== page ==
All items about censorship

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As we move online, the definition of a community changes. Our neighbors aren’t just those people physically near us, but those we hang out with. This flexible definition of a community has serious repercussions for law and social morals: when we find kindred spirits online, we start thinking that everyone is just like us. At the same time, different communities hold us to different standards, and now that those communities leak into one another we need to apply context to our judgement.

In the 1970s bestseller The Joy Of Sex, we learn about a man who could only be aroused in a bathtub full of spaghetti. Back then, he probably led a lonely, normal life — albeit one in which he bought a lot of pasta and had a higher water bill than his neighbors. It’s unlikely that he had friends who shared his particular turn-on. Read more »


John Gilmore once said, “The Net interprets censorship as damage and routes around it.” And when people are connected via the Internet, it’s hard to put obstacles in their path, too. Take this case of a Latvian photographer prevented by security guards from taking pictures of a building.

A few tweets and one 40-person Flashmob later, we have more photographs — and probably many more people aware of the situation — than we ever did before.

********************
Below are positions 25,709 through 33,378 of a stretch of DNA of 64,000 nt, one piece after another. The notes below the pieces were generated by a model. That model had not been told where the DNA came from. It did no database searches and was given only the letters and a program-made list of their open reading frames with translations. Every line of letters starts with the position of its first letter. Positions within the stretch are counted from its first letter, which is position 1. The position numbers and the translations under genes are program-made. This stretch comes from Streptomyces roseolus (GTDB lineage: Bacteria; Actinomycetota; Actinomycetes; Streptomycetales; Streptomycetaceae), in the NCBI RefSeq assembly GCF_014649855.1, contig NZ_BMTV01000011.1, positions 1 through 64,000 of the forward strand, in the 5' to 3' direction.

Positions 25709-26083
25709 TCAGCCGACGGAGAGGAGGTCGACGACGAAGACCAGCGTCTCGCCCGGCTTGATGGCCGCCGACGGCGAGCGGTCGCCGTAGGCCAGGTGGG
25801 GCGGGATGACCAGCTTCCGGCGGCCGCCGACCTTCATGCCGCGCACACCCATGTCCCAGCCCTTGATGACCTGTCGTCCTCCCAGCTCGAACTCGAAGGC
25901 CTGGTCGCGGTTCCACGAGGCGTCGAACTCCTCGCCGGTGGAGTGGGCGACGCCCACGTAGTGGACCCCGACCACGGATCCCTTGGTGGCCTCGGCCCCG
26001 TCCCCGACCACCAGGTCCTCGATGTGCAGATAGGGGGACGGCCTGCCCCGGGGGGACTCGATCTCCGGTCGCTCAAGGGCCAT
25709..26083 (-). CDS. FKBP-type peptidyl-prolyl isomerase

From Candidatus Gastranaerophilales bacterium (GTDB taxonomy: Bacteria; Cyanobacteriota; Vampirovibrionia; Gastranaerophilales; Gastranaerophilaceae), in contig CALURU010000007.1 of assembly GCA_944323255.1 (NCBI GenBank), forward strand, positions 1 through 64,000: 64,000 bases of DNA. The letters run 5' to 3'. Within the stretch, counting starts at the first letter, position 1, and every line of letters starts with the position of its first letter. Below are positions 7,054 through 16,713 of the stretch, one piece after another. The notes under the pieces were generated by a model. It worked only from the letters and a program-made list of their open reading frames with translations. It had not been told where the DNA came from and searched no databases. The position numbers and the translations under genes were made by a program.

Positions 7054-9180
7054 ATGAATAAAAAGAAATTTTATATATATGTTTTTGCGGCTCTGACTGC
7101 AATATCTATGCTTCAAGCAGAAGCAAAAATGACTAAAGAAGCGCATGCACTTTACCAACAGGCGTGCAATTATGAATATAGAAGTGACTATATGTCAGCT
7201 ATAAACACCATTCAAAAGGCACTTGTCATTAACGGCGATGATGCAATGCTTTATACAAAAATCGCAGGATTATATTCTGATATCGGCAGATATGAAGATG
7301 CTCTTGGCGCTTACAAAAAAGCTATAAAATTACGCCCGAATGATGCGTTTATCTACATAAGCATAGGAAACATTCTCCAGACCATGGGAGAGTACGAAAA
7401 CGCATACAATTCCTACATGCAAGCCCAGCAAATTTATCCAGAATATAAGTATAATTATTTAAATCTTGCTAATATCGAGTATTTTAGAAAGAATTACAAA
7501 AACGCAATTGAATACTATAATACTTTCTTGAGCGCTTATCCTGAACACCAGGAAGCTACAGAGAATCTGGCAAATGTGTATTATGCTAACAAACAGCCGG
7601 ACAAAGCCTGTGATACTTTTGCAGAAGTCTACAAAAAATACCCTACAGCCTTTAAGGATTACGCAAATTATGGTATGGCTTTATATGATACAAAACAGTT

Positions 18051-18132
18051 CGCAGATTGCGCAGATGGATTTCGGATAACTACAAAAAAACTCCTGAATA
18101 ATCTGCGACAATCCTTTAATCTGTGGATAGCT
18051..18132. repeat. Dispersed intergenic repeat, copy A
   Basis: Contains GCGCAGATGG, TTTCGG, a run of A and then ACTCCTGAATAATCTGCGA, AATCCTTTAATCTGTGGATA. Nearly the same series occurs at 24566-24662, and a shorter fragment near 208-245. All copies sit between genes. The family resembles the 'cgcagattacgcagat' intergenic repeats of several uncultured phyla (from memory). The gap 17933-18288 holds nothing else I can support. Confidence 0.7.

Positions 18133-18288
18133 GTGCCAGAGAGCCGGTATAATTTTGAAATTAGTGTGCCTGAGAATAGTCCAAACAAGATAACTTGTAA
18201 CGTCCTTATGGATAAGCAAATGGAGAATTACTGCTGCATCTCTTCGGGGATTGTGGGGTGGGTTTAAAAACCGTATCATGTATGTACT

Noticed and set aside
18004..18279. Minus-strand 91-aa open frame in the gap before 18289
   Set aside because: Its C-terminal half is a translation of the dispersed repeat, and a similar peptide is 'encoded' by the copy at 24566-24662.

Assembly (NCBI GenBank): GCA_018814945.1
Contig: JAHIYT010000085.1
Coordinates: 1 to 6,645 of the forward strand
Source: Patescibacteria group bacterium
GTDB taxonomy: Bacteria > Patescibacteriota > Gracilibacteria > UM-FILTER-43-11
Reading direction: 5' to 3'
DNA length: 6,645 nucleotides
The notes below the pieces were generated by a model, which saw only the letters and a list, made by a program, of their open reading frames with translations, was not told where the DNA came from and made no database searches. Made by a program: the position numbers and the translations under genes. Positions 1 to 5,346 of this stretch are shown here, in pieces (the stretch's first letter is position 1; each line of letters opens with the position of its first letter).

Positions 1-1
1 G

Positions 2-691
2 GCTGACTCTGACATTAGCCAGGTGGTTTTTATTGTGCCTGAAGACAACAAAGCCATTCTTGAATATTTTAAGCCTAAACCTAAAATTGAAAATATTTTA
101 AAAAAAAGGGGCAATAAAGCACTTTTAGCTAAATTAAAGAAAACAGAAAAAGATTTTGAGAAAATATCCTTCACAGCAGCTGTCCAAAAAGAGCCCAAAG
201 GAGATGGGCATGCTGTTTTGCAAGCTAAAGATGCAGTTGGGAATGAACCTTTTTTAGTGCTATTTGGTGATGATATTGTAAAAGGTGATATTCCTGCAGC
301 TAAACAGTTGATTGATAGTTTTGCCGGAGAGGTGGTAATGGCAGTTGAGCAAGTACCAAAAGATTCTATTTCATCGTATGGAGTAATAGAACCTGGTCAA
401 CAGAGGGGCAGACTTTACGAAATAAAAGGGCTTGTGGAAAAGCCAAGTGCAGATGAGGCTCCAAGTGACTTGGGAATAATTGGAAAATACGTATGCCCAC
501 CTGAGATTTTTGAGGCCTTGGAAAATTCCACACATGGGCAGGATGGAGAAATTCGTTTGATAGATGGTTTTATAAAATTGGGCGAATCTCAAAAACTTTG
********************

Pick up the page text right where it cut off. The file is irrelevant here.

(BTW, the server is slow at best, so you may have to be patient.)


First, they came for the Furries; but I was not a Furry, and I said nothing.

The Australian government has been asking visitors whether they’re carrying porn, according to the Australian Sex Party (no, really.) If you are, they’ll enjoy review it to ensure it meets their standards.

It’s part of the country’s plan to control its citizens’ Internet access: if you’re blocked from certain sites, you might try to smuggle the smut that floats your boat via computer or memory stick.

Unlike network filtering, however — which happens in data centers and doesn’t seem personal — this is a much more direct and immediate example of restricting information. It’s also a reminder that filtering the web is an inexact science at best.

(See the Arstechnica piece for more details.)

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